I did have a criticism of one section of this chapter. “Consequently, the church stands at a crossroads. On the one hand, the broad road beckons. It can try to prove its continued relevance to society by adapting to society’s progressive morality while deceiving itself into thinking that this more morality is thoroughly Christian.” (Pg. 43). I remind myself again that Highfield comes from a different tradition. My comment in response to his statement is this – That’s quite a dismissal without diving into it when there are theological grounds for loving our neighbor rather than condemning them. He seems to be caught in either/or thinking which ends up with everyone losing. Where is the Good News that sets people free?

Chapter four moves to how churches are organized. He is arguing for small group ministry as well as house churches. Which is fine, but like the organized church that has “traditionally” been know by many, it is not the silver bullet. It’s an option. In this chapter he also talks about the clergy system and what’s wrong with it. All of that conversation is fine when we are talking about how clergy can be abusive and that the system itself creates this. And I think it misses something really important. This isn’t an all or nothing situation. What about the laity? What is their role in this? Are they innocent? What about laity that sees the church as a membership club and works hard to create/maintain that? Why is it that the laity is never looked at critically?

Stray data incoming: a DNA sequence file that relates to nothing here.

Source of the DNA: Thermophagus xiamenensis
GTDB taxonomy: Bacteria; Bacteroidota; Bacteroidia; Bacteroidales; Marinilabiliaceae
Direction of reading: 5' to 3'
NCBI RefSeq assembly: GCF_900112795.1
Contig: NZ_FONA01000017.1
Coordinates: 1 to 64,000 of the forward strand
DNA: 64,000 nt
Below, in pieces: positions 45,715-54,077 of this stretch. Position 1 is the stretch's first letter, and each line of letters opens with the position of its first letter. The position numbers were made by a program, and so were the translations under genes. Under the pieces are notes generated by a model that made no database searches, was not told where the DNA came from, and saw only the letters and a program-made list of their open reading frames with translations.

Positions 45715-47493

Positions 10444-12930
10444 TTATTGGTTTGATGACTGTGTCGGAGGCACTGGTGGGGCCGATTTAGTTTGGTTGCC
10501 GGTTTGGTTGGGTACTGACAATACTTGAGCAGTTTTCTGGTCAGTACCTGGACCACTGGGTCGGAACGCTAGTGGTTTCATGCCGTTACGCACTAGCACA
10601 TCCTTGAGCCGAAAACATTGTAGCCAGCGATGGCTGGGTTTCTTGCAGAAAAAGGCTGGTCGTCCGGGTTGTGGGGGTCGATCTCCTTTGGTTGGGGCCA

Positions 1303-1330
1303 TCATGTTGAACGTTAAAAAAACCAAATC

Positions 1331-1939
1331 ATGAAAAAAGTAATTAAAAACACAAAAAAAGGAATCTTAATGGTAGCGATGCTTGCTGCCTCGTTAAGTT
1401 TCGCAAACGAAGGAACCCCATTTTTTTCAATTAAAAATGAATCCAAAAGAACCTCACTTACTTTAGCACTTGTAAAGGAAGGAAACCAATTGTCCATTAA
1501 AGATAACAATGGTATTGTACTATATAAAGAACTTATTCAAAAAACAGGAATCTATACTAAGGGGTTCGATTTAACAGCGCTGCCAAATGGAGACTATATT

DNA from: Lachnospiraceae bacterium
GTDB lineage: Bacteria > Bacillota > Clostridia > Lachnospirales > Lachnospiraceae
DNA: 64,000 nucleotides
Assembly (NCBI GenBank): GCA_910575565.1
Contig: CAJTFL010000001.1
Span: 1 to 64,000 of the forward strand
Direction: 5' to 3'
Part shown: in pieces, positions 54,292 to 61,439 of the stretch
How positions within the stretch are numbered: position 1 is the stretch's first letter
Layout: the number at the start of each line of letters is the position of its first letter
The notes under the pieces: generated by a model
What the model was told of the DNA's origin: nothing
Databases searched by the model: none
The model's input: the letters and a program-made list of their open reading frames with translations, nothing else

Next, Highfield talks about worship on Sunday. I knew I would have an issue and a disconnect with this chapter based on this sentence: “What goes on at the typical Sunday gathering of an evangelical, Bible, or community church?” (Pg. 63). So much for anyone in a liturgical tradition. This section got worse for me. Highfield makes this claim: “Strictly speaking, worship is an individual act.” (Pg. 64). No it isn’t. I very much disagree with this statement. What’s the point of gathering together if worship is an individual act? What is church – it isn’t an individual act or organization. It’s the Body of Christ. One part can’t live on its own. Throughout this section, I see the evangelical bent with a heavy focus on the personal relationship with Jesus and individual worship act loudly proclaimed. And it is off the mark. This focus ends up pointing towards an all or nothing approach where Highfield contrasts how he sees the church – in contrasting extremes: large church versus small church, entertainment worship versus house church. What about middle sized churches? What about liturgical churches? What about so many other things that don’t fit the either/or simplicity?